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Cause of bog fire near Aberystwyth still unknown

The cause of a peat bog fire in Borth, near Aberystwyth, is still unclear.

Fire crews were called to the blaze in the area at 5.20am.

According to Dr Christian Dunn from Bangor University peat burns well because it's made of rotting plants.

He added that it is unusual to see such a fire at this time of year.

Our reporter Kevin Ashford sent this report:

First fire of this size on Borth bogland for 20 years

The bogland is the most extensive lowland peat bog in Britain Credit: ITV News Wales

There has not been a fire of this size on the Borth peat bogland for 20 years, according to Natural Resources Wales.

The Borth bogland is regarded as one of the most extensive lowland peat bogs in Britain.

The vegetation is mostly made up of purple moor grass, called Molinia.

Natural Resources Wales said that although the outside of the grass may be wet, the inside could be dry.

"The Molinia has probably been set alight by sparks or flames from damaged power lines. Molinia fires are not uncommon in dry weather in autumn and winter and can be set off by a discarded match or cigarette.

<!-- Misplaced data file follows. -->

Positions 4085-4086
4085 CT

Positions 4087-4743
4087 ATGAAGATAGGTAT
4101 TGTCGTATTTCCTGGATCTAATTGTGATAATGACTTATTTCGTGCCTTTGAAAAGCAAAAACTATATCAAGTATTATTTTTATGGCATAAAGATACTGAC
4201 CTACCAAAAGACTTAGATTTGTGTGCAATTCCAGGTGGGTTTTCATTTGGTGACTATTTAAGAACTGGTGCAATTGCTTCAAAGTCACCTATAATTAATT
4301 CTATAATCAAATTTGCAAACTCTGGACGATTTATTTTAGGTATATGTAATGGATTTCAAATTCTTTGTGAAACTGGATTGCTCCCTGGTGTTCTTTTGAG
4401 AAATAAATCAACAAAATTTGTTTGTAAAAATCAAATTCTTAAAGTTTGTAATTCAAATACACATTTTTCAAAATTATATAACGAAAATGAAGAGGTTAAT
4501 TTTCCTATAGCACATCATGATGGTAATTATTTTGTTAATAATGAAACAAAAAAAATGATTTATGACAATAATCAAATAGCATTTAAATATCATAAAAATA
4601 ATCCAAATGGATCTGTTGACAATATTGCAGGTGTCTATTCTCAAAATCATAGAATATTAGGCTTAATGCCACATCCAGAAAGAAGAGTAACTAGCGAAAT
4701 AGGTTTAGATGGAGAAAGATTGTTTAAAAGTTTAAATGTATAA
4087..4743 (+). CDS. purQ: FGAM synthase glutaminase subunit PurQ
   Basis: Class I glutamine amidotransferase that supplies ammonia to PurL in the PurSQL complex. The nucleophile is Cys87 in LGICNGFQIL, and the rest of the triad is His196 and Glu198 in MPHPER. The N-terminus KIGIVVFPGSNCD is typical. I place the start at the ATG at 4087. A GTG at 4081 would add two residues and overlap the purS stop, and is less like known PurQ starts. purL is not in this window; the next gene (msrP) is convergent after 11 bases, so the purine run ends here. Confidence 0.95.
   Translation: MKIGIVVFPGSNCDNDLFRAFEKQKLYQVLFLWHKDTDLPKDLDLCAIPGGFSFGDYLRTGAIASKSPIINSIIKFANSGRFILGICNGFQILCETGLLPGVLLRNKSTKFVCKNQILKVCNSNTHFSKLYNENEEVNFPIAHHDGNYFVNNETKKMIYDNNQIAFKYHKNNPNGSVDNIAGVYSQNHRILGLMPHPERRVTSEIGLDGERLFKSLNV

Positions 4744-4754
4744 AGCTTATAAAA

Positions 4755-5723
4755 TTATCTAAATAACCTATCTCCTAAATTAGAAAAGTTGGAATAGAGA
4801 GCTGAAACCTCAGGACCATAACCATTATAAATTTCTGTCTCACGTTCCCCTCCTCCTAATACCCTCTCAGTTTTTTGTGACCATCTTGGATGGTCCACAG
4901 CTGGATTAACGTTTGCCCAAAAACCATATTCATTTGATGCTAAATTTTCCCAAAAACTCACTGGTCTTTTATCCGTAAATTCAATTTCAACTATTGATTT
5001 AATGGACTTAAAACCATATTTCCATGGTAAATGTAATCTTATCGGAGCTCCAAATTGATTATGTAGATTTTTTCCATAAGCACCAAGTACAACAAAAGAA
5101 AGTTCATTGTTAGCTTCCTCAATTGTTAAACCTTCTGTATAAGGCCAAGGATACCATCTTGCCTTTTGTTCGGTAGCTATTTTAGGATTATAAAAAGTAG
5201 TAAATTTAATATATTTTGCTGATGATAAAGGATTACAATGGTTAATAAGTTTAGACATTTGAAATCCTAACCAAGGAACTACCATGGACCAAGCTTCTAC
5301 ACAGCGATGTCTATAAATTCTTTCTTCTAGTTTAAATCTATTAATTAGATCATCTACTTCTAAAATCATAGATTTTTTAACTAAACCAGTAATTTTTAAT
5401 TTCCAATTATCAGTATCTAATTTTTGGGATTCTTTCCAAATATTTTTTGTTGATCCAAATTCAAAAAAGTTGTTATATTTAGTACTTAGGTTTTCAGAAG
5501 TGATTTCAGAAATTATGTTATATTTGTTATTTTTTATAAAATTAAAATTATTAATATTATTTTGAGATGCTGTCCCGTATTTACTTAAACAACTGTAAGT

"The peat will be saturated with water and we believe that the fire has moved quickly through the vegetation without burning the peat."

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Scientist: No way of knowing how bog blaze started yet

Fire crews were tackling the bog blaze earlier Credit: ITV Wales News

It is still unclear why a peat bog in Borth, near Aberystwyth, caught fire.

According to a scientist from Bangor University peat burns well because it's made of rotting plants.

He added that it is unusual to see such a fire at this time of year.

Dr Christian Dunn said: "It may be that the area of peatland has drainage channels cut into it and the strong winds have helped dry off the top layer.

"There’s no way of knowing at the moment though how it started, it could have even been from a lightning strike during the storms or perhaps the elusive will-o’-the-wisp."

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